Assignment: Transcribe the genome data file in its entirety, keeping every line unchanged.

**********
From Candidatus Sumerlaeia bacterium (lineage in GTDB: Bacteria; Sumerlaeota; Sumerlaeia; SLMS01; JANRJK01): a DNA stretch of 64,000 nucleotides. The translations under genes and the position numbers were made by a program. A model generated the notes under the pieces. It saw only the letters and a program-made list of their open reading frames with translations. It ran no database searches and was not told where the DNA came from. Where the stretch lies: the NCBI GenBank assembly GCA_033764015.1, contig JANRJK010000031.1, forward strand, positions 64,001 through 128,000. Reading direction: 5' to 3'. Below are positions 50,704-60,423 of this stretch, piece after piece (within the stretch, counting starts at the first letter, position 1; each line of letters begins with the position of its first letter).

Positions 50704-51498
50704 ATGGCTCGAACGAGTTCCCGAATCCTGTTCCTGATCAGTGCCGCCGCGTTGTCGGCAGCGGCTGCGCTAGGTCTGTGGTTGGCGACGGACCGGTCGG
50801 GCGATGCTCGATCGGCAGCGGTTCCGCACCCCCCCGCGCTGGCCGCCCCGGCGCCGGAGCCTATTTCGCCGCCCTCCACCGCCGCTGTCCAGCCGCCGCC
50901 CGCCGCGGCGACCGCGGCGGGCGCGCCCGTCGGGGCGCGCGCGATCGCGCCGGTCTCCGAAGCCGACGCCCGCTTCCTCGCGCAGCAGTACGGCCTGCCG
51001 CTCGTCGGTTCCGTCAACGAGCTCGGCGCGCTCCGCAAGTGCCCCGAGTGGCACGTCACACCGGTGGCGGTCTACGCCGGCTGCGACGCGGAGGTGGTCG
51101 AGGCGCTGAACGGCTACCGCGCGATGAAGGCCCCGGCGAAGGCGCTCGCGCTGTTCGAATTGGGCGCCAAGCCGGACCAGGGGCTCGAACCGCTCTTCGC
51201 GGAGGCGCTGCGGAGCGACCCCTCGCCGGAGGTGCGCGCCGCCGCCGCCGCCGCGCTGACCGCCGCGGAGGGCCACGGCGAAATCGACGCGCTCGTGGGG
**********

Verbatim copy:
From Candidatus Sumerlaeia bacterium (lineage in GTDB: Bacteria; Sumerlaeota; Sumerlaeia; SLMS01; JANRJK01): a DNA stretch of 64,000 nucleotides. The translations under genes and the position numbers were made by a program. A model generated the notes under the pieces. It saw only the letters and a program-made list of their open reading frames with translations. It ran no database searches and was not told where the DNA came from. Where the stretch lies: the NCBI GenBank assembly GCA_033764015.1, contig JANRJK010000031.1, forward strand, positions 64,001 through 128,000. Reading direction: 5' to 3'. Below are positions 50,704-60,423 of this stretch, piece after piece (within the stretch, counting starts at the first letter, position 1; each line of letters begins with the position of its first letter).

Positions 50704-51498
50704 ATGGCTCGAACGAGTTCCCGAATCCTGTTCCTGATCAGTGCCGCCGCGTTGTCGGCAGCGGCTGCGCTAGGTCTGTGGTTGGCGACGGACCGGTCGG
50801 GCGATGCTCGATCGGCAGCGGTTCCGCACCCCCCCGCGCTGGCCGCCCCGGCGCCGGAGCCTATTTCGCCGCCCTCCACCGCCGCTGTCCAGCCGCCGCC
50901 CGCCGCGGCGACCGCGGCGGGCGCGCCCGTCGGGGCGCGCGCGATCGCGCCGGTCTCCGAAGCCGACGCCCGCTTCCTCGCGCAGCAGTACGGCCTGCCG
51001 CTCGTCGGTTCCGTCAACGAGCTCGGCGCGCTCCGCAAGTGCCCCGAGTGGCACGTCACACCGGTGGCGGTCTACGCCGGCTGCGACGCGGAGGTGGTCG
51101 AGGCGCTGAACGGCTACCGCGCGATGAAGGCCCCGGCGAAGGCGCTCGCGCTGTTCGAATTGGGCGCCAAGCCGGACCAGGGGCTCGAACCGCTCTTCGC
51201 GGAGGCGCTGCGGAGCGACCCCTCGCCGGAGGTGCGCGCCGCCGCCGCCGCCGCGCTGACCGCCGCGGAGGGCCACGGCGAAATCGACGCGCTCGTGGGG